Italy announces 82,705 work permits for expat workers
The Italian government is looking to grant 82 705 work permits to expat workers this year. According to the latest Decree on Migration Flows (Decreto Flussi), published on January 26 in the Italian Official Gazette, this measure aims to address the shortages in various sectors. So what kinds of jobs can expat workers expect in Italy, and what would be the benefits of moving there?
- Italy’s attempt to address labor shortages
Labor shortages are affecting many European and world economies, and Italy is no exception. The country is thus looking to address the issue by raising its quota of work permits for non-EU foreigners, with 82,705 planned intakes. The new decree on migration flows, which was approved by the Italian government in December 2022, only came into effect on January 26, while 67,000 such permits were issued in 2022. Several sectors under pressure are being targeted by the decree, namely construction and building, road transport, hotels and tourism, shipbuilding, food processing, telecommunications, and mechanics.
Of the 82,705 work permits, 44,000 are specifically intended for seasonal employment, of which approximately 22,000 are for agriculture. The government is considering just over 30,000 permits for non-seasonal jobs, particularly in the tourism, construction, and road transport sectors. To meet these objectives, the country has entered bilateral agreements on immigration with some 30 countries, including Algeria, Ivory Coast, Japan, Mauritius, Sudan, Tunisia, Ukraine, Ghana, South Korea, Moldova, India, and Morocco.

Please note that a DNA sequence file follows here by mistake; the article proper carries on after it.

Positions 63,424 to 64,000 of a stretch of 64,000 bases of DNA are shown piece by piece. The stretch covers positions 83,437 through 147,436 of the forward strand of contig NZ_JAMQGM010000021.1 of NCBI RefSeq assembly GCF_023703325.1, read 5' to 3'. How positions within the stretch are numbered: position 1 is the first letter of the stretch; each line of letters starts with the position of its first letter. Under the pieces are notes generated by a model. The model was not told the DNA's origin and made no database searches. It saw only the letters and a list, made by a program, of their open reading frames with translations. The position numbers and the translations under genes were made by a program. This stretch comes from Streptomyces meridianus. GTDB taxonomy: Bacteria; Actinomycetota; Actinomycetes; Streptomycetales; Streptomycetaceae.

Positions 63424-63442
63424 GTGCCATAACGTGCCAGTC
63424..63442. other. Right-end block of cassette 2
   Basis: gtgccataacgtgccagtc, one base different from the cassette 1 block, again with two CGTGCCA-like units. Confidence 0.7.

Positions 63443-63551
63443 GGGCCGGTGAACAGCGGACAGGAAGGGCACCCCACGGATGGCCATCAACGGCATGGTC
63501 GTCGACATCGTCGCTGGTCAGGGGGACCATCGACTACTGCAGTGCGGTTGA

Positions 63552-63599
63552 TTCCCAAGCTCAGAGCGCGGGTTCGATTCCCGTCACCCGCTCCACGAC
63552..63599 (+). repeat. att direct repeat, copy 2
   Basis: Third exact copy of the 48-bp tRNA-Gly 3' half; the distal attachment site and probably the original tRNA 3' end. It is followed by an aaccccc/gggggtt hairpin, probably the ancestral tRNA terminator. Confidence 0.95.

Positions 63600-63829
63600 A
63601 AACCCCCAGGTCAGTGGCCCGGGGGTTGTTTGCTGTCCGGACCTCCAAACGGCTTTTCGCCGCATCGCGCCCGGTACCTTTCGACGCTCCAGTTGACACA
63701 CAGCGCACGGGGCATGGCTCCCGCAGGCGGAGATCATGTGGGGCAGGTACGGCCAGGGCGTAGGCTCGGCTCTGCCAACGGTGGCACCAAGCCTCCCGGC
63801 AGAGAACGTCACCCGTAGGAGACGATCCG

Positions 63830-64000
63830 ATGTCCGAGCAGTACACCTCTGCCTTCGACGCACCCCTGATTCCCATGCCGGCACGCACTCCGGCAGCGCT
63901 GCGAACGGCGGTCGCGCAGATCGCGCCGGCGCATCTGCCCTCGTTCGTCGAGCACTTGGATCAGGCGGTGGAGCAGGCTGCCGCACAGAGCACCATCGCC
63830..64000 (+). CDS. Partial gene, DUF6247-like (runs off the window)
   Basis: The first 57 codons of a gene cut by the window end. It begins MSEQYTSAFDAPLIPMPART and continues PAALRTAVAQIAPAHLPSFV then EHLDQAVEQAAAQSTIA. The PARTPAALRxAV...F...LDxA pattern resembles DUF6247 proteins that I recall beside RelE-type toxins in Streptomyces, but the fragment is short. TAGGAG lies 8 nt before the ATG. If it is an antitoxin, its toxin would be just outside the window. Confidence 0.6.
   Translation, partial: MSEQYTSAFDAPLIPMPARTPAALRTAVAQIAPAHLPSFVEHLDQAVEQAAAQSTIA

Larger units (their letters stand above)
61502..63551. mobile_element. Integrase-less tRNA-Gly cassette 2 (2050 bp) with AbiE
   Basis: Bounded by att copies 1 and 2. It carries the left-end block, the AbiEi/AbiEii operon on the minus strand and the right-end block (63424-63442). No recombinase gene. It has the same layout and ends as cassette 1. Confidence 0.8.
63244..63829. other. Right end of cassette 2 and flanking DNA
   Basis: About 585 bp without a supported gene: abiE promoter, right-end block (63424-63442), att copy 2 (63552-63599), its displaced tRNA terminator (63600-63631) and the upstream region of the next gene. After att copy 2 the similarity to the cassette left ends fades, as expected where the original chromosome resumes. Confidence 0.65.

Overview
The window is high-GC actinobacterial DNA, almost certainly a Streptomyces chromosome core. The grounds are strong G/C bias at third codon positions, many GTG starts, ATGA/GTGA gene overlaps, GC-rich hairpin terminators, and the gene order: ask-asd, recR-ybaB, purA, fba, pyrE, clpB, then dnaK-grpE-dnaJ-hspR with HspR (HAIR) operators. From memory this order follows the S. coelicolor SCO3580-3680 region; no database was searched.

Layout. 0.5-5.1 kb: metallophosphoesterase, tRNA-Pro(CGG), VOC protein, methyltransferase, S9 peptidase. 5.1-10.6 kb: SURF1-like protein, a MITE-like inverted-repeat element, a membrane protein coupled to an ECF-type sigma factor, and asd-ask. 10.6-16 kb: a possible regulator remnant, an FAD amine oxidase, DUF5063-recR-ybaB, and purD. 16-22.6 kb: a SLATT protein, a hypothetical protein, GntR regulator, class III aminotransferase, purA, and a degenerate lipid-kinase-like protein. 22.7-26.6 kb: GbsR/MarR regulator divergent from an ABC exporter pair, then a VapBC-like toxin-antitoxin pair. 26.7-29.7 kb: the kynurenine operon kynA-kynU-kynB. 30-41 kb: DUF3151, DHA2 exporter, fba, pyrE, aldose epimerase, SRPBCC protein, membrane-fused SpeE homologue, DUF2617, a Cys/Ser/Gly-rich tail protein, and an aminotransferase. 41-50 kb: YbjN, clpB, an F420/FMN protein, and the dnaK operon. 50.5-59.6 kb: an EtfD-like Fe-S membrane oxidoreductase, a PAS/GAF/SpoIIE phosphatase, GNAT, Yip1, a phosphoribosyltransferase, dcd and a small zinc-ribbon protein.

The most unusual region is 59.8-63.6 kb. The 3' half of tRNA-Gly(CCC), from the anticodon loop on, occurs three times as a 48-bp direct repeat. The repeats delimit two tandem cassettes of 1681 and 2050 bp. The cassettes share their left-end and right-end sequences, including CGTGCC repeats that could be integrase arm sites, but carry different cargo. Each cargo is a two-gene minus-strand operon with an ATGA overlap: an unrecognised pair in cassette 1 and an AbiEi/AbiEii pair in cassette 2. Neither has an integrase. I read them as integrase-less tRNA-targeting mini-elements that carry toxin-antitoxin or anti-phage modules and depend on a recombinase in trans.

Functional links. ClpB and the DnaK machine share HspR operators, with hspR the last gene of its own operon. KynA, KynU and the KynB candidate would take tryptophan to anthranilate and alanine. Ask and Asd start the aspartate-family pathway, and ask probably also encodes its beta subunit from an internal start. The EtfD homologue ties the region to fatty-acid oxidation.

- What are the opportunities for expats in Italy?
Three main sectors contribute to the growth of the Italian market: services, construction, and agriculture. In each of these areas, there are varying degrees of labor shortages. In some sectors, such as shipbuilding, the labor shortage is particularly critical. But there are also sectors that are not listed in the Decree on Migration Flows, which are in short supply of workers.
- Other sectors needing foreign talent in Italy
Italy lacks dentists, health and paramedical professionals, computer scientists, physicists, and experts in mathematics, science, and physics. The mechanical and repair sectors are also short of workers, as are the textile, information, and communication technology (ICT), energy, craft, and industrial sectors. In fact, most sectors are affected by labor shortages.
On the other hand, there is an ever-growing green economy in many parts of the world. It is a cross-sectoral industry that provides employment in many areas. However, in Italy, the growth may be hampered by a lack of human resources. Some positions, like architects specializing in sustainable architecture, installers of low-impact air conditioning systems, lawyers specializing in environmental law, eco-designers, electronics engineers, and software designers, are in high demand.
According to forecasts, the ICT sector will also need to hire some 40,000 professionals within 5 years (forecasts 2022-2026). The finance sector is expected to recruit between 120,000 and 130,000 professionals, and the building industry (construction, architecture, building engineering, etc.) is looking to hire 50,000.